This Wilderness travel trailer that I am nearly completely renovating is, in fact, 40 years old+++. What unsightly wheels she had when I took ownership of her! And, her tires were dry-rotted/deeply cracked all over—pretty standard predicament on such an old trailer.
One of the first things I discovered about my camper is that the wheels are peculiar. In other words, they don’t make them like that any more. My wheels do not have anything like universal wheel studs and lug nuts. No. The wheel fasteners for this ’77 camper are downright weird. The wheel studs and lug nuts are one unit, sort of like giant bolts that screw directly into the mounting plates of the wheel/axel assembly. All five of my wheels (spare tire wheel included) were pretty rusty and not very attractive at all. Originally I planned to try and sand blast them myself and then primer and paint them with spray paint. Man, that sounded like hours of hard work and with not great results afterwards.
One thing I have taken seriously throughout this process is how the aesthetics of my camper or lack there of can impede my ability to procure a nice parking spot at a classy RV park where I can reside year round in comfort. In other words, the nicely cared-for RV parks “don’t want no trailer trash hanging around their facility”. So, this camper needs to look nearly like new when I am finished with it, if I expect to have an easy time living in it.
About these weird wheels, I spoke with several experts in the camping industry—and they all advised me that I’d be hard pressed to find identical replacement wheels for my camper any where, short of spending a lot of time and money driving around to junk and salvage yards trying to find antique camper wheels or vintage car wheels that are identical to my camper wheels. They also informed me that it might not be so easy to change my weird wheels out for modern ones. So, I decided to give my wheels facelifts.
Luckily for me, there are some perks to my job as a local truck driver. One perk is that when I was delivering truck trailer tires to a tire shop one day, I saw a sign advertising “wheel powder coating”. I promptly asked the guy there, “What is this process?”. He informed me that they can take an old wheel that is covered in rust, sandblast it, powder coat it with zinc oxide, and then coat it with industrial enamel, and then bake this coating on in a special oven—this process creates a pristine, hard, and nearly impervious coating—making old rims look better than new. This process is commonly performed upon wheels for big rigs, as truckers put millions of miles on their 18 wheels and this strong coating protects the wheels and helps them last much longer and helps them to look new for a very long time.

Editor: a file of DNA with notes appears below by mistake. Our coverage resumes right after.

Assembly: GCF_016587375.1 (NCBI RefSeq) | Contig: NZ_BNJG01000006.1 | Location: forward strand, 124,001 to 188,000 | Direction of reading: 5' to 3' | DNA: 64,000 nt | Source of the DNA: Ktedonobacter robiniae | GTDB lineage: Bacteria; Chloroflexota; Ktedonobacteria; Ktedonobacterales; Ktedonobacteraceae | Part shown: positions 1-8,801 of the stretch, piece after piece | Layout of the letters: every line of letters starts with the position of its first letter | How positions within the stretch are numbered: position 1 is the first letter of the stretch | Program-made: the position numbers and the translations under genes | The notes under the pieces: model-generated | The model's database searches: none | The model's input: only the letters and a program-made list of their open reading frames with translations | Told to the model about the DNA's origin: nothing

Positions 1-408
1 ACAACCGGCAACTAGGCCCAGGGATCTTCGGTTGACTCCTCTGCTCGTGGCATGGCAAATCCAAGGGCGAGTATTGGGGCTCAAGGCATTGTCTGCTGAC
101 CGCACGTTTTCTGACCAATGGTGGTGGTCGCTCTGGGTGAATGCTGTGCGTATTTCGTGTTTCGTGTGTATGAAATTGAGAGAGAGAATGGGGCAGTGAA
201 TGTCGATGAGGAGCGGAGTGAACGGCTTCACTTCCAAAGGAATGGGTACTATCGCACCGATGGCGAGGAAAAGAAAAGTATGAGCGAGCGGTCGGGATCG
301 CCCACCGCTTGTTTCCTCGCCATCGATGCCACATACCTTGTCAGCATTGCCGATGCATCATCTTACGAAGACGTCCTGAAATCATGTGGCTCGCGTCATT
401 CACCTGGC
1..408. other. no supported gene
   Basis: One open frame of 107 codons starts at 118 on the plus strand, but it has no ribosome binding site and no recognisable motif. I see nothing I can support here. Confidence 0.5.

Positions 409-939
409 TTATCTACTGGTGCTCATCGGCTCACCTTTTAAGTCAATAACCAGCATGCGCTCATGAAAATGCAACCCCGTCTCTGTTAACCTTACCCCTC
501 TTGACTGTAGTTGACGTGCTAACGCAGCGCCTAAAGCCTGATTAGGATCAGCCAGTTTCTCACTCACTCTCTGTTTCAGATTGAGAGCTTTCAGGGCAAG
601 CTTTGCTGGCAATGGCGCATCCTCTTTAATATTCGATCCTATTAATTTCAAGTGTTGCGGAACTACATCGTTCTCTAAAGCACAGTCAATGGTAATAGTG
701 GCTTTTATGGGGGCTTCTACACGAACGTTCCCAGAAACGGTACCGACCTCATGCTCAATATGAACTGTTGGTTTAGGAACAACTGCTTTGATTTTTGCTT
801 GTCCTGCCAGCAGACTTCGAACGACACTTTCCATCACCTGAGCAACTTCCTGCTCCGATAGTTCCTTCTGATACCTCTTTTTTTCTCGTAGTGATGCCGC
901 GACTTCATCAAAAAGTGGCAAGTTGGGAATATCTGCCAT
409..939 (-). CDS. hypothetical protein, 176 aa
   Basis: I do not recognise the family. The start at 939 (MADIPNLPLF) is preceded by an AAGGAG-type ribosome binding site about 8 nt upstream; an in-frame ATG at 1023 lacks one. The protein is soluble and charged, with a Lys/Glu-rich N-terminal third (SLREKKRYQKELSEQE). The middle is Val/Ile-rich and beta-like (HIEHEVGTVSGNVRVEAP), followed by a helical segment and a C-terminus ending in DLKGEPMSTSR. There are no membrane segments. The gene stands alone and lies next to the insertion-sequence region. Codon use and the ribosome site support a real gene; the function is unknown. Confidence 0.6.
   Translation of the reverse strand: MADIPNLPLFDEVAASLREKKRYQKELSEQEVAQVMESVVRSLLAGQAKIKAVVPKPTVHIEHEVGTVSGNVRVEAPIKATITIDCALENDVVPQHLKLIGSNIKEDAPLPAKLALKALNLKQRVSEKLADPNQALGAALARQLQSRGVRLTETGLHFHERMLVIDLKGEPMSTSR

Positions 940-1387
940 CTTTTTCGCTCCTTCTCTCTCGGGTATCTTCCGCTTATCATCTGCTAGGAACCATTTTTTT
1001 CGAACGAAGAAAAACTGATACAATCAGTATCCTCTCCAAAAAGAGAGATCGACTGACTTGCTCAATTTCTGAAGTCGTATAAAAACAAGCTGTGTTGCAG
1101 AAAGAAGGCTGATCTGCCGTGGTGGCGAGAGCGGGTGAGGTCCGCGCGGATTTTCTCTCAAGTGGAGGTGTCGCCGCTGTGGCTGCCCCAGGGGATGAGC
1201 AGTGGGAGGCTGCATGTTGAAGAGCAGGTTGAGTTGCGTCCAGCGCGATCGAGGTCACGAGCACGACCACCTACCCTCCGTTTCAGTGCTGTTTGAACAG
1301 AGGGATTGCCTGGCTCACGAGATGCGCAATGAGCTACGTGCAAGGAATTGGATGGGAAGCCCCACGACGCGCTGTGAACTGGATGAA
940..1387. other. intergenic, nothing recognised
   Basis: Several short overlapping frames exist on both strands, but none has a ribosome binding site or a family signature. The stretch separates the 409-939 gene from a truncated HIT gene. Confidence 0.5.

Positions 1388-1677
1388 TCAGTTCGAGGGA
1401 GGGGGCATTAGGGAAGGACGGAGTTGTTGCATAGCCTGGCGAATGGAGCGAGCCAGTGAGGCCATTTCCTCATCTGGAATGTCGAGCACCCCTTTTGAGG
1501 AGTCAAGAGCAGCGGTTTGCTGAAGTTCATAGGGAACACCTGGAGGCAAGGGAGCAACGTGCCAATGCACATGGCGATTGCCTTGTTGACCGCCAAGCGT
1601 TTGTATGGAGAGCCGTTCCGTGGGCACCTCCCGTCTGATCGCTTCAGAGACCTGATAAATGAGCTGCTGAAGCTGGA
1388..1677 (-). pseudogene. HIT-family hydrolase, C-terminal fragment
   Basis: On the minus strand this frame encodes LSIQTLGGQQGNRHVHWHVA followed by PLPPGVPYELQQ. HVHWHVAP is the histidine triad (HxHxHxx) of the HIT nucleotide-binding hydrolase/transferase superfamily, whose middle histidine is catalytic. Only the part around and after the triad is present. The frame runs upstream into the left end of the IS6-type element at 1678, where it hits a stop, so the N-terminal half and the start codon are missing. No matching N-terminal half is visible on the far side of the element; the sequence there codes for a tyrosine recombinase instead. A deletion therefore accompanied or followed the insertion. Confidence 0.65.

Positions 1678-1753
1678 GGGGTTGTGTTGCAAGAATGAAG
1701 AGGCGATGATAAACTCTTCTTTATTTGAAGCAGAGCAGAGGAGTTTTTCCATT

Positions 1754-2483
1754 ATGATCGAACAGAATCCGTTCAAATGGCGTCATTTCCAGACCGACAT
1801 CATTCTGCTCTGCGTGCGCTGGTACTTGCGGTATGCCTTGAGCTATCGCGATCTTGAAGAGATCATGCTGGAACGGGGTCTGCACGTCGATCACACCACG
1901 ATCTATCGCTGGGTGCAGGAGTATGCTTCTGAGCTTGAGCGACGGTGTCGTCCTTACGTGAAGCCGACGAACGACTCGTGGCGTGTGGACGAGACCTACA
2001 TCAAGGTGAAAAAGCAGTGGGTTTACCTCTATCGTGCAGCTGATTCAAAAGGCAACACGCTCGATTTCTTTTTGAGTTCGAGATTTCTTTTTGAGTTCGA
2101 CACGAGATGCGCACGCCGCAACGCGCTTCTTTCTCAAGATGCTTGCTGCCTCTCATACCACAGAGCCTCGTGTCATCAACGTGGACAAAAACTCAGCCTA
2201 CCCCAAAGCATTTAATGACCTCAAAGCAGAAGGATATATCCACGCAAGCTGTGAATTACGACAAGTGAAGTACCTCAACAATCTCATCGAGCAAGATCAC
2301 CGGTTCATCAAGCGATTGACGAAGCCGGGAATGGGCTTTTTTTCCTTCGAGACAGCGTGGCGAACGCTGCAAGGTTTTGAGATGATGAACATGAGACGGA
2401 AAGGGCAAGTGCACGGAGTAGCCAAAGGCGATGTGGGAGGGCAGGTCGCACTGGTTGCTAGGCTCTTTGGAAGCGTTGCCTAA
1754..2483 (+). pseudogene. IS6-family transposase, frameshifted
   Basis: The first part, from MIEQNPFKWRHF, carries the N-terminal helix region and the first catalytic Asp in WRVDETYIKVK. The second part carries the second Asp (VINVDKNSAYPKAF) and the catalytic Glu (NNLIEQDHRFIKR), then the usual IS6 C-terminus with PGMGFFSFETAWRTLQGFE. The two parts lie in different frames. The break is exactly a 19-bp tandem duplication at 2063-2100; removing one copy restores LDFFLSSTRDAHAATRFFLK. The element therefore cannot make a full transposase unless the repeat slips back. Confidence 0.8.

I shopped around and found a company nearby that agreed to powder coat my camper wheels for $25 per wheel—so I pay $125 for all five wheels and basically there is no effort on my part, excepting dropping them off and picking them up a few days later. Well worth the money. After picking up my now new-looking wheels, I dropped them off to get brand new trailer tires mounted: $72 per tire mounted and balanced with new valve stems—not bad, not bad at all.
My camper is sitting in my driveway which flanks my next door neighbor’s driveway. So, I have to be conscious of what I am doing over here that might impact my nice neighbor. My camper has double axels and is currently suspended on jack stands, sitting slightly above where my tires touch the pavement. I don’t have the corners of the camper secured with tie-downs—although I think that I should. And so, when I began removing the wheels to accomplish this process, I decided it is a good idea to do one axel at a time (only remove two wheels at a time)—so that if a strong gust of wind comes along, the camper will not fall off the jack stands and hit the concrete with no tires to rest upon–nor will it fall off the jack stands and tip over, as I make sure to leave the wheels and tires on at least one axel at all times.
I am elated about the results of getting my weirdo wheels powder coated and baked-on with white enamel. They look fabulous. I think I am going to go ahead and also paint the wheel axel caps and the heads of my lug/stud nuts. Next, I plan to purchase some wheel covers to protect my investment, as I do not plan to move this camper for another four months. I do not want these new tires to dry rot.
In other projects, I made a trip to Menard’s the other day to look at their steel roofing. I had to remove a pretty large section of aluminum siding from the bottom front end of my camper (it was damaged). The guy at Menard’s hooked me up with some very nice-looking steel roofing to replace my siding. It comes in 16 inch wide sections (special order exact length prre-cut) with shallow grooves and is available in several nice colors. This roofing is more durable than what was on there and will only cost me $30 dollars for two pieces, making up an area that is 92 inches by 30 inches. Sweet.
Also, while at Menard’s, I found my ceiling lights! Patriot lighting, I love you. Flush mount, very shallow, minimal impact to lowering head height in this tiny camper: $24 per light fixture. I need two of them—so $48 and we are done with ceiling lights. Great price.
Over at Lowes, I also found these vintage-looking, very simplistic light fixtures to flank my tiny bathroom cabinet that I bought for $5 at a yard sale. These 1970’s looking light fixtures are $7 a piece. Although, I think I would like to find some globes for them that are a little less country looking and a little more psychedelic ‘70s meets modern simplicity motiff. You can harldly beat that price as well.
Well, that’s all for now, folks. Happy glamping!